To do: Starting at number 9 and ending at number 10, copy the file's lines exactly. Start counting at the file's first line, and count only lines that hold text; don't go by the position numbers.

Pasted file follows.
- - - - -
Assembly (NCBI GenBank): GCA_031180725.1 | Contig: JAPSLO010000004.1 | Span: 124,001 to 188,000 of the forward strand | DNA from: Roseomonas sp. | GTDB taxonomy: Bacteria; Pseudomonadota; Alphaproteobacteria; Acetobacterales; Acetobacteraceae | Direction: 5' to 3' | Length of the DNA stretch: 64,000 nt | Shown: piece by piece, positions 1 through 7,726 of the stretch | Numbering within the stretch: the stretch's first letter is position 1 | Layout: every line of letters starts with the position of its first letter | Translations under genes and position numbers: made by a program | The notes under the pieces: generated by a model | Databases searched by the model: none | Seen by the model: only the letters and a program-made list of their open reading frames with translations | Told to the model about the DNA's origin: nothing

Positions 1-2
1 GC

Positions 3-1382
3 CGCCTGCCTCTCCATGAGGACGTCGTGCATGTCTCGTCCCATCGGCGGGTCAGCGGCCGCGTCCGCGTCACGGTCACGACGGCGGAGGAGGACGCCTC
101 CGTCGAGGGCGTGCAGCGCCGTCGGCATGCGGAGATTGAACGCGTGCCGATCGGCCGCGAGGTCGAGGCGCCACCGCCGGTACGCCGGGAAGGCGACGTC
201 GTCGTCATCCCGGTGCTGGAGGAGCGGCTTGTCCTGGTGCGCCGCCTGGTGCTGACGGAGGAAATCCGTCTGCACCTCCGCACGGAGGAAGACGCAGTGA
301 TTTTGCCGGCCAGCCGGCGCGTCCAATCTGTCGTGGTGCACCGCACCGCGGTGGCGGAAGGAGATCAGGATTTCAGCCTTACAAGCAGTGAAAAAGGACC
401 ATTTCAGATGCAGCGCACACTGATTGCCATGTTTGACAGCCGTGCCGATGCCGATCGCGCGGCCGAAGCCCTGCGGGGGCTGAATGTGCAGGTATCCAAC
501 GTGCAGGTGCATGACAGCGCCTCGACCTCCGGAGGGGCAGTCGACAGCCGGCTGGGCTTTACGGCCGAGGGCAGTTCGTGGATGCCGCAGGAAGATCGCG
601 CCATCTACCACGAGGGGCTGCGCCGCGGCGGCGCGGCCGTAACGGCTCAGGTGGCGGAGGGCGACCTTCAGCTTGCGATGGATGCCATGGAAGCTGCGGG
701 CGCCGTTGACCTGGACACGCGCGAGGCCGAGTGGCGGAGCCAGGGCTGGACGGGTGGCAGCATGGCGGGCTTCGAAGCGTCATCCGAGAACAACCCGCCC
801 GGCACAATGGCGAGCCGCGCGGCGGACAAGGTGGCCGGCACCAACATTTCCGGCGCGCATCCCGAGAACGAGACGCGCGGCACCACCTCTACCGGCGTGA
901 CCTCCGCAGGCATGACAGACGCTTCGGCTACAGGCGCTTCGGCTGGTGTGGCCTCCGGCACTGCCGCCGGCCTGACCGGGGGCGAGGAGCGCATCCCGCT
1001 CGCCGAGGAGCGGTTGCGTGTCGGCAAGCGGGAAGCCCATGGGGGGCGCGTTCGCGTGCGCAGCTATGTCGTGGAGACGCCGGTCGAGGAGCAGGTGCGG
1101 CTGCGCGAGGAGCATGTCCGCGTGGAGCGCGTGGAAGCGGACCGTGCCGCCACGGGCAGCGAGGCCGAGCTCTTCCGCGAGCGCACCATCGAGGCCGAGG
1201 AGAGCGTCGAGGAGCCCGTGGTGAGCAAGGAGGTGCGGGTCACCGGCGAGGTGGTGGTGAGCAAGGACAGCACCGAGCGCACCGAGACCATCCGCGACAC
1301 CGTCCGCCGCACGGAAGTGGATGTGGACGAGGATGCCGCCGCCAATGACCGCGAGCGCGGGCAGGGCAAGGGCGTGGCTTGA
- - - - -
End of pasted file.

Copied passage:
401 ATTTCAGATGCAGCGCACACTGATTGCCATGTTTGACAGCCGTGCCGATGCCGATCGCGCGGCCGAAGCCCTGCGGGGGCTGAATGTGCAGGTATCCAAC
501 GTGCAGGTGCATGACAGCGCCTCGACCTCCGGAGGGGCAGTCGACAGCCGGCTGGGCTTTACGGCCGAGGGCAGTTCGTGGATGCCGCAGGAAGATCGCG